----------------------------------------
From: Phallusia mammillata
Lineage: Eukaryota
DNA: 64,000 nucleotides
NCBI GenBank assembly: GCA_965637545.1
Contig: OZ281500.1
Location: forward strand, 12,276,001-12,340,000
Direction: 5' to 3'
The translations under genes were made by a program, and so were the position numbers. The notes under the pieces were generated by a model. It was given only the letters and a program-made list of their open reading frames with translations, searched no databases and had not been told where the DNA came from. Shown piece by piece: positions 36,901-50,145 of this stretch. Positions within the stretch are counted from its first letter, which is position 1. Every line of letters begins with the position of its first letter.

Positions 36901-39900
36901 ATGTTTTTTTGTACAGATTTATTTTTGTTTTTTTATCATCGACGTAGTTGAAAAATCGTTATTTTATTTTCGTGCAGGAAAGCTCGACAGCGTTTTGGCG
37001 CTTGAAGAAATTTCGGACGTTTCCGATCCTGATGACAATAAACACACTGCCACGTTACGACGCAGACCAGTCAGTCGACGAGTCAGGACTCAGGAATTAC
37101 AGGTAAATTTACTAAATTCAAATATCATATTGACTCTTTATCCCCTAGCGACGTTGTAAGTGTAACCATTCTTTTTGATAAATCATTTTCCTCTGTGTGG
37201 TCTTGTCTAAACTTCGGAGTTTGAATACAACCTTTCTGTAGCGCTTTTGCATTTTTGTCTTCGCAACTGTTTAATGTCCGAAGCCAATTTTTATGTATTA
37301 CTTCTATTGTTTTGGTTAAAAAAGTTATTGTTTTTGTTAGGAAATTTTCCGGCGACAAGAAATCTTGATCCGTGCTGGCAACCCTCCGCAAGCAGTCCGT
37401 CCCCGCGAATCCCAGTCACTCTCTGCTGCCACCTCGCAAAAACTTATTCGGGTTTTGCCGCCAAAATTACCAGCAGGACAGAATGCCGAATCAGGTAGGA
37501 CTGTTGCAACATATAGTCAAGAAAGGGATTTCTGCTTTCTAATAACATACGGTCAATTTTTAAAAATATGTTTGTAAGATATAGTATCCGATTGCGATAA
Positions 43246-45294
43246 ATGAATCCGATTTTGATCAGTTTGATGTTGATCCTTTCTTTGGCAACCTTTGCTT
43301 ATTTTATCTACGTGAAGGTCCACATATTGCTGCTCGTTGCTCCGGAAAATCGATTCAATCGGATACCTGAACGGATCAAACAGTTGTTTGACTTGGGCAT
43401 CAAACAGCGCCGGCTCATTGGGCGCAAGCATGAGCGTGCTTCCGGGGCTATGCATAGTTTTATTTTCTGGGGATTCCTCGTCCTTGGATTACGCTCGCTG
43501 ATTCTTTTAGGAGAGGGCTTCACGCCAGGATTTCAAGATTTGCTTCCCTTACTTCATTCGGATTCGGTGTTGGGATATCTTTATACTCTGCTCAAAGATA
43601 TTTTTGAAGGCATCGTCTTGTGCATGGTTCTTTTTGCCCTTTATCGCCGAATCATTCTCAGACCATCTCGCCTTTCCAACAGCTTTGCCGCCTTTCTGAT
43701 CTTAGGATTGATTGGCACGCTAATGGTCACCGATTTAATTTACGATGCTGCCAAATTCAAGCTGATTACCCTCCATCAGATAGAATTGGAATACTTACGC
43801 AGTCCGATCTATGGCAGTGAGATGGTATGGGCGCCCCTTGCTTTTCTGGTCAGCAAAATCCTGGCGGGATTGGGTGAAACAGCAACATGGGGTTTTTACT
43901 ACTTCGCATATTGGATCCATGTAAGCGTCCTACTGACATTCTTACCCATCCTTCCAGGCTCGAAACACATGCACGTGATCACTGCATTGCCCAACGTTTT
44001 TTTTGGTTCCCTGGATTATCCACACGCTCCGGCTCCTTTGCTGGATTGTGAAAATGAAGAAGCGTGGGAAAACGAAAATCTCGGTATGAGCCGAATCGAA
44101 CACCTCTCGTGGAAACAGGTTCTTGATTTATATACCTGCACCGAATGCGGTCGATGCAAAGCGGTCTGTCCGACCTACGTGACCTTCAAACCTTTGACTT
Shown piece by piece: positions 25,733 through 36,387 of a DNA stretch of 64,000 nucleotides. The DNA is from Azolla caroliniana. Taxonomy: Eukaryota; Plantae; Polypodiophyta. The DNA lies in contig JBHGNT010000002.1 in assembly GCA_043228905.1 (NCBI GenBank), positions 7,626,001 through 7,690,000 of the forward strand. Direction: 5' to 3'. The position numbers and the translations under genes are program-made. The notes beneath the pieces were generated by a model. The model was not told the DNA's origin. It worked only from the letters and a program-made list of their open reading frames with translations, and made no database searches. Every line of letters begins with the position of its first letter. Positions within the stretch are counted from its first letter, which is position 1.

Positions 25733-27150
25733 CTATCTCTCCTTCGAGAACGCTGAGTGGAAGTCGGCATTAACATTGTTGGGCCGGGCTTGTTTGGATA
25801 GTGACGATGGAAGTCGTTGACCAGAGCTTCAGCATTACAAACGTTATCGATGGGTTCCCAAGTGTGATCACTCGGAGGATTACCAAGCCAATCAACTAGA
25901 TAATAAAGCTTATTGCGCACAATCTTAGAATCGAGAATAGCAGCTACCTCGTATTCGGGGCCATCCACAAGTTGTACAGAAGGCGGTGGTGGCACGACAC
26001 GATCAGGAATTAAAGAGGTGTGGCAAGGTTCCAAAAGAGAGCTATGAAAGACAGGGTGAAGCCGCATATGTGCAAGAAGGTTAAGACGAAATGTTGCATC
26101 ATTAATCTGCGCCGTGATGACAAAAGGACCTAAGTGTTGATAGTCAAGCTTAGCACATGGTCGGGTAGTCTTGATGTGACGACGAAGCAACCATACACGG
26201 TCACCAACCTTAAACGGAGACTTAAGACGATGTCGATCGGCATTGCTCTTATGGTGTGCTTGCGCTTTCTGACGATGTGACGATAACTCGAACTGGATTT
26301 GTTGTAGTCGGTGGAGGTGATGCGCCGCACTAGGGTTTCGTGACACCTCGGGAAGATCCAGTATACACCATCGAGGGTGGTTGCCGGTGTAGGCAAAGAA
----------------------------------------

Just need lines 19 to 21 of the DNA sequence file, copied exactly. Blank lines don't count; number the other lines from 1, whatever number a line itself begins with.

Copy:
43301 ATTTTATCTACGTGAAGGTCCACATATTGCTGCTCGTTGCTCCGGAAAATCGATTCAATCGGATACCTGAACGGATCAAACAGTTGTTTGACTTGGGCAT
43401 CAAACAGCGCCGGCTCATTGGGCGCAAGCATGAGCGTGCTTCCGGGGCTATGCATAGTTTTATTTTCTGGGGATTCCTCGTCCTTGGATTACGCTCGCTG
43501 ATTCTTTTAGGAGAGGGCTTCACGCCAGGATTTCAAGATTTGCTTCCCTTACTTCATTCGGATTCGGTGTTGGGATATCTTTATACTCTGCTCAAAGATA